At a high level, the report card on the performances of Major League Baseball’s Japanese imports during May is pretty simple – Pitchers: good. Hitters: not so good.
Starters Yusei Kikuchi of the Toronto Blue Jays and Yu Darvish of the San Diego Padres, two-way star Shohei Ohtani of the Los Angeles Angels, and reliever Hirokazu Sawamura of the Boston Red Sox all performed well. On the other hand, May was a rough month for outfielder Seiya Suzuki of the Chicago Cubs and first baseman Yoshi Tsutsugo of the Pittsburgh Pirates, and it was a mixed bag for the designated-hitter version of Ohtani.
Let’s dig a little deeper into the numbers, starting with Kikuchi, who is in the first season of a three-year, $36 million contract with Toronto. He disappointed in April with a 5.52 earned-run average, a 1.91 WHIP, and 13 walks in 14.2 innings. However, he rebounded in May to post a 2-0 mark with a 2.36 ERA and 1.05 WHIP in five starts. His best outing was May 16 against Seattle when he allowed no runs and one hit in six innings. Overall, he was 2-1 with a 3.48 ERA after the first two months of play.
Darvish also had a sometimes-difficult April, highlighted by a disastrous outing against the San Francisco Giants on April 12. In four May starts, however, he was 2-1 with a 3.08 ERA and 0.99 WHIP to lower his season record to 4-3 with a 4.03 ERA. His only difficult outing was May 13 against Atlanta when he gave up nine hits and five earned runs in 5.2 innings against the Braves. He then turned things around in his next start, shutting out Philadelphia over seven innings while walking no one.
Despite solid results, Darvish’s strikeout rate has dropped this season. Reportedly, he is relying less on his breaking pitches and concentrating more on locating his fastball in spots that induce weak contact. By the end of May, he had struck out 48 batters in 60.1 innings. In 2021, he had 199 strikeouts in 166 innings, and he’s averaged 1.2 strikeouts per inning over his career prior to this season.
Now to Ohtani-the-pitcher. He was 1-1 with a 2.88 ERA and 1.00 WHIP during May. He also struck out 33 batters in 25 innings. The highlight of his four starts was against Boston on May 5 when he pitched seven scoreless innings, walked no one, and struck out 12. For the season, he is 3-3 with a 2.45 ERA, a 1.04 WHIP, and 63 strikeouts in 44 innings.
At one point in May, there was a bit of concern about Ohtani’s fastball velocity, which had averaged “only” 93.3 miles per hour in a May 11 start against Tampa Bay. However, he followed that a week later with a start against Texas in which his four-seam fastball averaged a career-high 98.6 mph and maxed out at 100.8 mph. Safe to say that Ohtani remains one of the most dominant pitchers in baseball two months into the season.
Moving to the opposite coast now, we’ll focus on Boston’s Sawamura. In the second year of a two-year contract, he had a 3.60 ERA in May and 1.00 WHIP, with 10 strikeouts in 10 innings. For the season, he is 0-1 with a 3.18 ERA and 1.18 WHIP. The latter is a significant improvement over his 1.45 WHIP during the 2021 season, though he still needs to improve his command.
Nonetheless, the Red Sox optioned him to AAA Worcester on May 28 before recalling him two days later. One report claimed that Sawamura had been “extremely unreliable” this season. Perhaps, though, the brief demotion was the right tonic. The day he returned, he pitched two scoreless, hitless innings against Baltimore.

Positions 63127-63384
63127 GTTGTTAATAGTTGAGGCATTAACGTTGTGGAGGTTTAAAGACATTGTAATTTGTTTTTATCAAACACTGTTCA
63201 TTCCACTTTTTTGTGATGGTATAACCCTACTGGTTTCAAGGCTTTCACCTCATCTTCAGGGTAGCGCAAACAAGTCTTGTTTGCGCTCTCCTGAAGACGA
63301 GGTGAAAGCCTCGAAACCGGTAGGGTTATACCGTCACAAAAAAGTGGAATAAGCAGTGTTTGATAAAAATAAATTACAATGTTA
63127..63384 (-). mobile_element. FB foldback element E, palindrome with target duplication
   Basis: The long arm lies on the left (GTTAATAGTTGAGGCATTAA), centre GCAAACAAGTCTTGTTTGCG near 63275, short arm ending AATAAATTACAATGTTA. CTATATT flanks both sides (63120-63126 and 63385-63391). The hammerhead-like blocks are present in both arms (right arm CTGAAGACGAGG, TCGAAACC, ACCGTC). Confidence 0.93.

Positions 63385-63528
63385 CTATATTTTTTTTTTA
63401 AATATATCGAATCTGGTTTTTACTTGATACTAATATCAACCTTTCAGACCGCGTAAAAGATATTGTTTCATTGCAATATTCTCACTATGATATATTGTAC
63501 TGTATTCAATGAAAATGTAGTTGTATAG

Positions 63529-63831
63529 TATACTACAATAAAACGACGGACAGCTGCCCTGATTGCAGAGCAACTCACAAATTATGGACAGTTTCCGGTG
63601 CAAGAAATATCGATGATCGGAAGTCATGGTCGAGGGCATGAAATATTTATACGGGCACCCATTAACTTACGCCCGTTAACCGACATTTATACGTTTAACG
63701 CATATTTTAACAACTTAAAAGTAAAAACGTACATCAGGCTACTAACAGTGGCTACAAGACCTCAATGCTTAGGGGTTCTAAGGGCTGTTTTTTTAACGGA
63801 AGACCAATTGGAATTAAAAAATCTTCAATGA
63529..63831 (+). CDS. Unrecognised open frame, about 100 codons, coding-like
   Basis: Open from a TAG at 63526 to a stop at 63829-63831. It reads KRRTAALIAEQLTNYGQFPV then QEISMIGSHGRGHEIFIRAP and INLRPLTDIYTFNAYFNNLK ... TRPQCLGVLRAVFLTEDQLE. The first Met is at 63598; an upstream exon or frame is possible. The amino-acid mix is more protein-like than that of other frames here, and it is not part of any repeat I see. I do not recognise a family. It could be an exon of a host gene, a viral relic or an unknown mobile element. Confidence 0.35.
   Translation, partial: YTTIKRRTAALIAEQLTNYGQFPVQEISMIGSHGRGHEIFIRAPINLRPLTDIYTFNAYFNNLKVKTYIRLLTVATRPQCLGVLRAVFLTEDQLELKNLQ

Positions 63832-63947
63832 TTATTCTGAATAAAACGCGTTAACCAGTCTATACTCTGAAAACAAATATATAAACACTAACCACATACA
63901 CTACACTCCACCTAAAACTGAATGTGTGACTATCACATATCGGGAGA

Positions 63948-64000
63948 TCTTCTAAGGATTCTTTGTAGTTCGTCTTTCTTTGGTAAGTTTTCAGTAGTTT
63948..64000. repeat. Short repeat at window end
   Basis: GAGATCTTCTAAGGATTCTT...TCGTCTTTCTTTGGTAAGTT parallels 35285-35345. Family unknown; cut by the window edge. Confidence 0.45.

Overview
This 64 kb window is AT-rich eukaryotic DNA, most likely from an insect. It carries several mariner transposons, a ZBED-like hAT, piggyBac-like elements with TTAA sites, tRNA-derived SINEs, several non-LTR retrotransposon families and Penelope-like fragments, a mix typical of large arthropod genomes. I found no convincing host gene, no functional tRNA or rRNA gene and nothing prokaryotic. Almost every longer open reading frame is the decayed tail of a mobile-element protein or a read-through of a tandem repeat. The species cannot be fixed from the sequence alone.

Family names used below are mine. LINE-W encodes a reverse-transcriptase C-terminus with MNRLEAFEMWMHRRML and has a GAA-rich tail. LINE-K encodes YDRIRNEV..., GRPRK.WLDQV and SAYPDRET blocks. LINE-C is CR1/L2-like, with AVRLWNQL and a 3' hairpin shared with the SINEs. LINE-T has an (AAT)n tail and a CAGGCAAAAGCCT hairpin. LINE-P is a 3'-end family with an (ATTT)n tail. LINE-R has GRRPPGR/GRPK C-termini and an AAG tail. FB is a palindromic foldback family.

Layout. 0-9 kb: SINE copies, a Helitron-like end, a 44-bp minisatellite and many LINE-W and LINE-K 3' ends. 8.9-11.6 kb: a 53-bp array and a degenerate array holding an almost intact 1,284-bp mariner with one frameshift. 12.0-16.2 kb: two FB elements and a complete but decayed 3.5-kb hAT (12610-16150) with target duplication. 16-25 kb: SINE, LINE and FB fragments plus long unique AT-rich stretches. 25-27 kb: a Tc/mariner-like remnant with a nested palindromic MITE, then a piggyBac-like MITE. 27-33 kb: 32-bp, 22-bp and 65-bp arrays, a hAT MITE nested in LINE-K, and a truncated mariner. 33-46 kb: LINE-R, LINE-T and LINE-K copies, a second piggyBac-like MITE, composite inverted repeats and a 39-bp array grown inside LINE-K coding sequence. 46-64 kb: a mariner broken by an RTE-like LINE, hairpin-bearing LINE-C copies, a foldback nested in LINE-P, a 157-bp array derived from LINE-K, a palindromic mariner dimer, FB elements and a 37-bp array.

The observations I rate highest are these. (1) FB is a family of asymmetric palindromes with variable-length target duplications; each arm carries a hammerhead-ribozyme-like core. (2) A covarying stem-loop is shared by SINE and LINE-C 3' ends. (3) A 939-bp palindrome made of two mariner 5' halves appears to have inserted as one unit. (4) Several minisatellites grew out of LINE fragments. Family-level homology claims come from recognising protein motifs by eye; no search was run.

Now to the hitters, starting with Ohtani. He averaged .250 in May with seven home runs, 21 RBI, and an .858 OPS. That contrasts with his .236 average and .700 OPS in April. For the season, he’s batting .249 with 11 home runs and 32 RBI. On May 14, he became the third Japanese import player to hit 100 home runs in the big leagues, joining Hideki Matsui (175) and Ichiro Suzuki (117) on the list.
Seiya Suzuki, on the other hand, has yet to get on track after a fast start to his major-league career. He signed a five-year, $85 million contract with the Cubs in April after starring with the Hiroshima Carp of Japan’s Nippon Professional Baseball (NPB), and he began well, batting .354, as of April 24. But pitchers have since adjusted, and his average stood at .245 at the end of May.
Suzuki got just two hits in his last 20 April at-bats and averaged just .211 in May with a .278 on-base percentage and .338 slugging mark. In his nine seasons with Hiroshima, he was known for getting on base and for not striking out much, posting a career OPB of .414 and averaging a strikeout just once in every 5.2 times at bat. In his first two months with the Cubs, he has 49 strikeouts in 139 at-bats, an average of one for every 2.8 ABs. Part of the reason may be that he has yet to adjust to the added velocity of major-league pitchers, a problem that continues to plague his countryman, Tsutsugo.
Tsutsugo has averaged just .202 in two-plus seasons in the majors, but a solid performance with Pittsburgh in the latter part of the 2021 season earned him a one-year contract with the Pirates on which he has yet to pay dividends. He batted just .182 with a .608 OPS in May, which actually was a slight improvement over his April performance. For the two months, he averaged just .177 with a .538 OPS.
Tsutsugo was placed on the 10-day Injured List on May 26, though the Pirates have not disclosed the nature of the injury.
NOTES: Outfielder Shogo Akiyama, who was released on April 5 after two disappointing seasons with the Cincinnati Reds, has surfaced again. He signed a minor-league contract with the San Diego Padres on May 9 and was assigned to their AAA affiliate in El Paso. Akiyama batted just .224 with no home runs in two years with Cincinnati, which owes him $8 million for this, the third of his original three-year contract.